Nevertheless, with these limitations in mind, Bok soldiers forward, making tentative suggestions about where and how public policy might enhance happiness for the general population. He writes chapters on limiting income inequality, buffering financial hardship, relieving suffering, strengthening marriage and families, enhancing education, and improving the quality and perception of government. While all these suggestions link nicely with the research on happiness, Bok is very realistic about the difficulties it would take to create policies that could actually impact these areas. For example, how would you convince a population certain that their happiness is about income and economic growth to support shifting some governmental resources from economic growth to universal health care or initiatives to support families? A related impediment to shaping public policy is the consistent finding that people are not really clear about what makes them happy, but will nevertheless continue to cling to their beliefs if they are not consistently disproved in the literature (for instance, the idea that increased wealth leads to happiness).
All of this is very interesting, but (to borrow and amend the title of one of Alasdair MacIntyre’s books) one might want to ask the question, “Whose happiness? Which telos?” It is not that the pursuit of happiness is a bad idea, in general. One might argue that an overarching theme of the wisdom literature of the Hebrew Scriptures seems to suggest that, given that all is vanity, the best we can do is love God and enjoy life. We should choose life, the writers advocate, and pursue happiness. And yet is this the whole witness of the Gospel? Are we essentially made to be happy? Is life in the “now and not yet Kingdom” primarily about happiness? What is the telos of this life and what are the important, and maybe even essential, subjective experiences along that telos?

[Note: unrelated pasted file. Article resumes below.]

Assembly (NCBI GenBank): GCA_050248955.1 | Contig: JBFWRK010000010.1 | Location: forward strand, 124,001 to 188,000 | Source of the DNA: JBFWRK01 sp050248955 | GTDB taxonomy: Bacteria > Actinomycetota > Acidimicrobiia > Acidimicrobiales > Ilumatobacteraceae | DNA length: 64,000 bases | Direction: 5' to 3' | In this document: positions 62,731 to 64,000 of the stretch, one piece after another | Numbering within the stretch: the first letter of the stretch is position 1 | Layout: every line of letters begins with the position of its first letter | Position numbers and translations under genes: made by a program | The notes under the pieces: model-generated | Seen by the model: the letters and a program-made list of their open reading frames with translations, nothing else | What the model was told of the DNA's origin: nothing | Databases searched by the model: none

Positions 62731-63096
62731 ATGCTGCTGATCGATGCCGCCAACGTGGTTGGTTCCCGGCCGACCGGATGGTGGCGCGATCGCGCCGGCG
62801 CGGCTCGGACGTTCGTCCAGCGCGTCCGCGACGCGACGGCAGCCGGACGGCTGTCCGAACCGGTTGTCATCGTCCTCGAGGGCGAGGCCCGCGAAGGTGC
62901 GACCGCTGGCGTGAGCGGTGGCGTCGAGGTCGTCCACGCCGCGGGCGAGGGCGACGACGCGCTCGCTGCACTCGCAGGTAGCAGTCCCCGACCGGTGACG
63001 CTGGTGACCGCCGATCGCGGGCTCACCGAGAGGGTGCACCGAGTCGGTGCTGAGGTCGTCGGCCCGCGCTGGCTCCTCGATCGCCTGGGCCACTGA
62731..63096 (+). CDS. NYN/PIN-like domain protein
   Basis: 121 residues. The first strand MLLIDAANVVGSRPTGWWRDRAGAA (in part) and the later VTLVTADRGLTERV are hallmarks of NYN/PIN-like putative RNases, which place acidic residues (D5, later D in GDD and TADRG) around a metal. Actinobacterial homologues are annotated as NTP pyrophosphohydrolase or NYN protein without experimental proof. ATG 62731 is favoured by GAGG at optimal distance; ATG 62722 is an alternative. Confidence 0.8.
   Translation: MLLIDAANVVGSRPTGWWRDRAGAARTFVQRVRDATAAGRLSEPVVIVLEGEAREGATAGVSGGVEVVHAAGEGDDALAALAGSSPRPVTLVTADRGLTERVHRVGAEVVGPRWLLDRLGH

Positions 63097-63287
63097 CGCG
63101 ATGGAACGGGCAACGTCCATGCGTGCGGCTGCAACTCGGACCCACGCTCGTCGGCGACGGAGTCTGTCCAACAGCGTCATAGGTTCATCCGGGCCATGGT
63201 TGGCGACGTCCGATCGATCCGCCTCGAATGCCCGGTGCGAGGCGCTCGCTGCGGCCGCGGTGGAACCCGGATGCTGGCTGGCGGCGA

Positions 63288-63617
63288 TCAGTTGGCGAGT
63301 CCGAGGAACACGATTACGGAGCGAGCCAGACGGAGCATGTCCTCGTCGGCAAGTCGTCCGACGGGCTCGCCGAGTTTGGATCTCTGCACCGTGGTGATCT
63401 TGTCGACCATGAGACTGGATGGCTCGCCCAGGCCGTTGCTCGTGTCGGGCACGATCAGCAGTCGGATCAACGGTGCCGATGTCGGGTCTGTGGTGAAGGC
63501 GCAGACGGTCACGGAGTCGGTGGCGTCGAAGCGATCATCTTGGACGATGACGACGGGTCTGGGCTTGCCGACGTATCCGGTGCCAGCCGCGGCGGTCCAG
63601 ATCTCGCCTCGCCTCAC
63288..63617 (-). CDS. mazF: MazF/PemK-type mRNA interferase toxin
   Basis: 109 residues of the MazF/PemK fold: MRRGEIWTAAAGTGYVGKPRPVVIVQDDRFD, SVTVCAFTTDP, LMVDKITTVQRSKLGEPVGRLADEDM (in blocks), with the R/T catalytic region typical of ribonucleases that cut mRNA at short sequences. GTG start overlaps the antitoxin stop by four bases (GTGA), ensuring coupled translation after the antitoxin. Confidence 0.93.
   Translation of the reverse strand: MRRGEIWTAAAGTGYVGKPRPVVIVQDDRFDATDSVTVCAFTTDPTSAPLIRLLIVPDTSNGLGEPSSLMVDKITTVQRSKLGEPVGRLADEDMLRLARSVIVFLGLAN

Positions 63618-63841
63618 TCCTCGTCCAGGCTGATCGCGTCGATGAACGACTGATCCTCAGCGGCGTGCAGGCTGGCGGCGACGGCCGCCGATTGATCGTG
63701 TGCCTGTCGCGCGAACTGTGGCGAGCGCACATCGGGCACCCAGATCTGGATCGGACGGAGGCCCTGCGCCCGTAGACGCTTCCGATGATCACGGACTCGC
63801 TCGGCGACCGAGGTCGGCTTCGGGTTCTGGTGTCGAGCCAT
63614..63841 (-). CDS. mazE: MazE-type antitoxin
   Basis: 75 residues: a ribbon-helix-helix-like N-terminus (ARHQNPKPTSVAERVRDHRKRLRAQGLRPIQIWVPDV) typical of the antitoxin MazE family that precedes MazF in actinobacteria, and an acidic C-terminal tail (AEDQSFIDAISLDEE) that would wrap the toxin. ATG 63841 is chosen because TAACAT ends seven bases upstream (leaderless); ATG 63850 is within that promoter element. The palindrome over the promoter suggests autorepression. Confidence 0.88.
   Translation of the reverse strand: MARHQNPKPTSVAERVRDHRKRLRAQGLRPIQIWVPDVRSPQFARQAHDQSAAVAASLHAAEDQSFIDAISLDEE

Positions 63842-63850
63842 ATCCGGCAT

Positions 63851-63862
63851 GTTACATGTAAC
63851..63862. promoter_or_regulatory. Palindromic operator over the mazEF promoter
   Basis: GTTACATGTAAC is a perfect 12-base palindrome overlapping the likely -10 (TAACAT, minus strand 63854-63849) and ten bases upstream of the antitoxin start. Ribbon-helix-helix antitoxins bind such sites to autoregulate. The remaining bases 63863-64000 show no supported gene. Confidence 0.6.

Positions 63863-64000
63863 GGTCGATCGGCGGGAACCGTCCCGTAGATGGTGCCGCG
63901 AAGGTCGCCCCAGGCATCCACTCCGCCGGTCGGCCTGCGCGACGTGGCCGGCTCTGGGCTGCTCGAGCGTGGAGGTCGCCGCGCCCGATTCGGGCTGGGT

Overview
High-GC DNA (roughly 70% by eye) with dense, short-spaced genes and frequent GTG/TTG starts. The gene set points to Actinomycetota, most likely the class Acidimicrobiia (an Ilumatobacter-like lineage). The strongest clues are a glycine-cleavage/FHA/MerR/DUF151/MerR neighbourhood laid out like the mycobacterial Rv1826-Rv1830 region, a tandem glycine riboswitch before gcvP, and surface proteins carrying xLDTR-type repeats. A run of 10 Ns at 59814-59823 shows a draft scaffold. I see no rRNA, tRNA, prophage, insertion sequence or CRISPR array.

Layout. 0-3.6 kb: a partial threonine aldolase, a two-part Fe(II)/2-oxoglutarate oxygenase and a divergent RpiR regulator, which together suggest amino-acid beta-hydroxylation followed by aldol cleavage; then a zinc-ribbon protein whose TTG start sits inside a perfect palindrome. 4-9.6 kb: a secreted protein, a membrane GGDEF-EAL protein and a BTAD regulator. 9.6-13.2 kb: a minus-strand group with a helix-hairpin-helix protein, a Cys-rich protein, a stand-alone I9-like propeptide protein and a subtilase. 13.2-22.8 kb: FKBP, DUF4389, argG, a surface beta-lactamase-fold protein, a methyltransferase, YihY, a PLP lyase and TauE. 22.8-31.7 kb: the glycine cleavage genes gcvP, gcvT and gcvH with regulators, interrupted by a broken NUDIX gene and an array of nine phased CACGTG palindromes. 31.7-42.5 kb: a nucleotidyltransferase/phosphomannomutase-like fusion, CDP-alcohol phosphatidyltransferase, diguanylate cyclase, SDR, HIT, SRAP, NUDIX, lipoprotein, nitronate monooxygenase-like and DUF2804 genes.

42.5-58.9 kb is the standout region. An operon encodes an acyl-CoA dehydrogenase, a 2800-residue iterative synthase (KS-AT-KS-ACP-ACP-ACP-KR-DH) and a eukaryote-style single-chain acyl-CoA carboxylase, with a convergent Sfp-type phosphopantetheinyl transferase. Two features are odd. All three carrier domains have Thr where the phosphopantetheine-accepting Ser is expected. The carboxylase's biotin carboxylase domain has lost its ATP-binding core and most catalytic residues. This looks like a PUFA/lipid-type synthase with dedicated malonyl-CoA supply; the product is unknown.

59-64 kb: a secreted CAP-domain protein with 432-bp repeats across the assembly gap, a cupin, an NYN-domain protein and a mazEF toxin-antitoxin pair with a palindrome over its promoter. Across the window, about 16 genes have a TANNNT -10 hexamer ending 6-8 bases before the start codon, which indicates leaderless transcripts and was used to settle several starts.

Christians claim to follow a suffering servant, a man acquainted with sorrow, one despised and rejected, one who was abandoned by friends and family in his darkest hour. Christians claim to apprentice themselves to a rabbi who defeats suffering and death through suffering and death. Yes, Jesus spent a good amount of time at parties and seemed to know how to have a good time—but don’t Christians define happiness a bit differently than the liberal-democratic-capitalist society? How does the Christian tradition define happiness, and for what end is it to be understood? What is the role of suffering in redemption, lament in liberation, and death in resurrection? And do Christians who might conceptualize themselves as resident aliens in exile want their government to decide an ethic and telos for them?
At the bottom of Bok’s book is a clear, although buried, ethic: Happiness is the goal of life and the central feature of the Good Life. The pursuit of happiness is therefore ethical and subsequently whatever limits happiness would be unethical. But from a Christian perspective, which emphasizes justice, happiness may mean something very different.